There’s no real performance reason to get an SSD for watching high-quality movies or consuming other high-end media when your standard hard drive is more than enough for the task.

Editing is another story, though.

Games With Small File Sizes

If you’re playing games with smaller file sizes, especially older games, you may not need an SSD.

While an SSD will still improve loading times in these scenarios, games that are 8GB and under don’t usually need to pull a lot of data into memory from storage very often.

Larger games- often 50-100+GB in today’s era- may actually need that extra bandwidth, but retro and simplistic games usually don’t.

Most Images and Photos

This ties into the music and movies for consumption point, and arguably even most photo editing scenarios.

Static images, even particularly high-resolution ones, aren’t that taxing for a hard drive to load…unless you’re dealing with a large number of them at once.

Even then, outside of professional editing scenarios, you don’t need expensive SSD storage for most of your image storage needs.

Of course, if you do high-resolution multi-layered Photoshop editing, with your PSDs reaching a couple of Gigabytes, then yes an SSD will help you save valuable time writing your project files.

What To Consider Before Buying An SSD

Adding (Or Keeping) A Hard Drive

If you’re storing a lot of music, movies, and photos on your PC, then you may not need to spend extra money on a larger SSD.

While at least a small SSD for your operating system and main programs will improve anyone’s computing experience, if you mainly use your PC as a media machine, a standard 7200 RPM Hard Drive will do the job for those low-bandwidth files.

Benefits of SSD + HDD Setup

Adding a large HDD for slow media storage can add a lot to an SSD-centric PC build. Keep this in mind if your needs aren’t geared toward gaming or productivity, or you just want to store a lot of media without breaking the bank.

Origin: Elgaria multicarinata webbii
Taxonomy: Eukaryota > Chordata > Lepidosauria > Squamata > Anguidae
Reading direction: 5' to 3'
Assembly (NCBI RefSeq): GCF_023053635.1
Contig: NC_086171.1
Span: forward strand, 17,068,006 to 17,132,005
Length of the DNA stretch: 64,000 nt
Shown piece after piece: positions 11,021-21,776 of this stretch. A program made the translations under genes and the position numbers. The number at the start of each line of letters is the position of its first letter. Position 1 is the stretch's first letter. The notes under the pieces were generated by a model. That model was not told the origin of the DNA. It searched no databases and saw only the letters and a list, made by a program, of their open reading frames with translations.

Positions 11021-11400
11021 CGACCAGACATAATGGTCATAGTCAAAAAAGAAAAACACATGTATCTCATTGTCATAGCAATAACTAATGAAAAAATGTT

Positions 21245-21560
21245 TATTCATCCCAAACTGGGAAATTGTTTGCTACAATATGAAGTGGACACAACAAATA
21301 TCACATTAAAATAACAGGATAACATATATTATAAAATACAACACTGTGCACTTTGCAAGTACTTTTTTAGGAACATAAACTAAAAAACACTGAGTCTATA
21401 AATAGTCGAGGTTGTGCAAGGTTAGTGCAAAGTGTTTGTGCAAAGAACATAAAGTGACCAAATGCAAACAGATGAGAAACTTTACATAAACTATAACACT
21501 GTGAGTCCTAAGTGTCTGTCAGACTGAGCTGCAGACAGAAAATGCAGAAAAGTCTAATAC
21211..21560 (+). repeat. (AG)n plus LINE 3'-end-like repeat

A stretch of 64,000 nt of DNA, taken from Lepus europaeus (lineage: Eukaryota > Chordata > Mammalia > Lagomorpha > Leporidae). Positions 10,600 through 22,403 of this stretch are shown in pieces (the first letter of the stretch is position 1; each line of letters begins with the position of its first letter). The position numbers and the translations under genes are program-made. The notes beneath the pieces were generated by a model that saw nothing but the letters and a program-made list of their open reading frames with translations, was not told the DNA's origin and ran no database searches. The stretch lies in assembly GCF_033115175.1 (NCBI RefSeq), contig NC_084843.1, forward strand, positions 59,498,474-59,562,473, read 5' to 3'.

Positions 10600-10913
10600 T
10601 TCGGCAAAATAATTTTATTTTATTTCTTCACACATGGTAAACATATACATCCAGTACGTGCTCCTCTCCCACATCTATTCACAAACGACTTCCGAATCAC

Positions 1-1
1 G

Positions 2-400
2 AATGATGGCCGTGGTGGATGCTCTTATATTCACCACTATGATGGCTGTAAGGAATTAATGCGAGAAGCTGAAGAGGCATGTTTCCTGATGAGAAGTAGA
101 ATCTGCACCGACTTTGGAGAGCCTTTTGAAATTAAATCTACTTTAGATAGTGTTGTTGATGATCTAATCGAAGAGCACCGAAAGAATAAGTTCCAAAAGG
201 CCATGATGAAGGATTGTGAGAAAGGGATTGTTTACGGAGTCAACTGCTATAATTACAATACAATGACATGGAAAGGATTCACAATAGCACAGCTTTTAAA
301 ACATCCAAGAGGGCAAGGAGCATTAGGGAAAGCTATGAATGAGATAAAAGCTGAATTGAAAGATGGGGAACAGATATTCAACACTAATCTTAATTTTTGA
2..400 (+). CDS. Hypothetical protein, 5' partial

Slow Media, Archiving are an HDDs strong suit. I use them mostly to back up my Data regularly after a day’s worth of work.

Are You Gaming?

If you’re using your PC as a gaming machine or are seeking out a storage upgrade for your gaming console, SSDs are prized storage.

Gaming is one of the scenarios that benefit the most from an additional SSD, especially modern games with large file sizes and open worlds that need to be loaded as fast as possible.

For cutting-edge games or on PS5/Xbox Series consoles, gamers may even want to opt for NVMe SSDs over SATA SSDs in order to maximize in-game performance.

Are You Editing Video, 3D Rendering, or working in Composition / Motion Design?

If you’re doing professional work in any of the above workloads, working with raw high-resolution footage, an SSD (preferably an NVMe SSD) is an absolute necessity.

While you don’t necessarily need fast storage to watch high-resolution media, editing multiple layers of it in your video editing, compositing, or 3D software of choice is another story.

If you want to make your editing experience more smooth and responsive, using at least a SATA SSD is highly recommended in order to offset the demands of scanning and trimming through lots of high-resolution footage.

What SSD Size Is Right For Me?

Professional Work

Here’s what Alex has to say about storage sizes in professional work:

As a professional, you earn money with your work. This means you should spend a bit extra on higher performance that’ll save you time and money in the long run and earn you back your investment.

You don’t want your storage system’s performance holding you back when those deadlines are creeping ever closer. And you especially don’t want your drives to be full all the time as that’ll both decrease your SSDs performance and makes you delete or move around projects and files unnecessarily – which slows you down even further. Being competitive in this day and age includes relying on an optimized PC more than ever.

Optimizing for ample storage andperformance, here’s my recommendation:

Video Editing, Motion Design, Compositing, 3D Rendering. Anything that involves usage of high-res (uncompressed) footage:

  1. First Drive: 500GB NVMe SSD (better 1TB) for your OS and applications to be stored on
  2. Second Drive: 1TB NVMe SSD (better 2TB) for your active project-files/footage to be stored on
  3. Third Drive: 1TB NVME SSD (Better 2TB) for your OS’s Pagefile and your Application Caches to be written to
  4. Fourth Drive: 8TB RAID 10 HDDs (e.g. in a NAS) for backing up your projects daily. Move any projects, that you are not working on in the foreseeable time, here from your active drive
  5. Fifth Drive: 8TB HDD for your second backup on a different PC / location. Backups fail, don’t rely on just one backup

I even have a third backup because my livelihood depends on me having those files at the ready.

The above configuration works well for me in my daily work as a 3D Artist, Video Editor, and Motion Designer. It might be over the top for hobbyists or for just doing photo-editing on smaller files.